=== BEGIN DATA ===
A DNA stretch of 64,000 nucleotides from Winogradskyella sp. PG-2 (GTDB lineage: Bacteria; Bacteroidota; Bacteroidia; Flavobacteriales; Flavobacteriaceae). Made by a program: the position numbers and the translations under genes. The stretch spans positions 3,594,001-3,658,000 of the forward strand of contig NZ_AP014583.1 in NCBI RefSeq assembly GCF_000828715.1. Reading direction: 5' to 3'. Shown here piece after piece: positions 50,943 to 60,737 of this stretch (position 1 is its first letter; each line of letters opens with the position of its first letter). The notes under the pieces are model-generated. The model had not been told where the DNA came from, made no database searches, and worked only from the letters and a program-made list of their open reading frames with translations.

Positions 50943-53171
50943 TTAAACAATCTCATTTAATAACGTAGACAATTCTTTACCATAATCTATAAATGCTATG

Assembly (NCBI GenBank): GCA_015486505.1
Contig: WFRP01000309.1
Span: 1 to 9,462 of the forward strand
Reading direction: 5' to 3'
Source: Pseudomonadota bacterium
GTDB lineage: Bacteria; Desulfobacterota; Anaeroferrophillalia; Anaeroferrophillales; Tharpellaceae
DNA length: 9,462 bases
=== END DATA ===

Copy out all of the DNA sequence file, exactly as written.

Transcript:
A DNA stretch of 64,000 nucleotides from Winogradskyella sp. PG-2 (GTDB lineage: Bacteria; Bacteroidota; Bacteroidia; Flavobacteriales; Flavobacteriaceae). Made by a program: the position numbers and the translations under genes. The stretch spans positions 3,594,001-3,658,000 of the forward strand of contig NZ_AP014583.1 in NCBI RefSeq assembly GCF_000828715.1. Reading direction: 5' to 3'. Shown here piece after piece: positions 50,943 to 60,737 of this stretch (position 1 is its first letter; each line of letters opens with the position of its first letter). The notes under the pieces are model-generated. The model had not been told where the DNA came from, made no database searches, and worked only from the letters and a program-made list of their open reading frames with translations.

Positions 50943-53171
50943 TTAAACAATCTCATTTAATAACGTAGACAATTCTTTACCATAATCTATAAATGCTATG

Assembly (NCBI GenBank): GCA_015486505.1
Contig: WFRP01000309.1
Span: 1 to 9,462 of the forward strand
Reading direction: 5' to 3'
Source: Pseudomonadota bacterium
GTDB lineage: Bacteria; Desulfobacterota; Anaeroferrophillalia; Anaeroferrophillales; Tharpellaceae
DNA length: 9,462 bases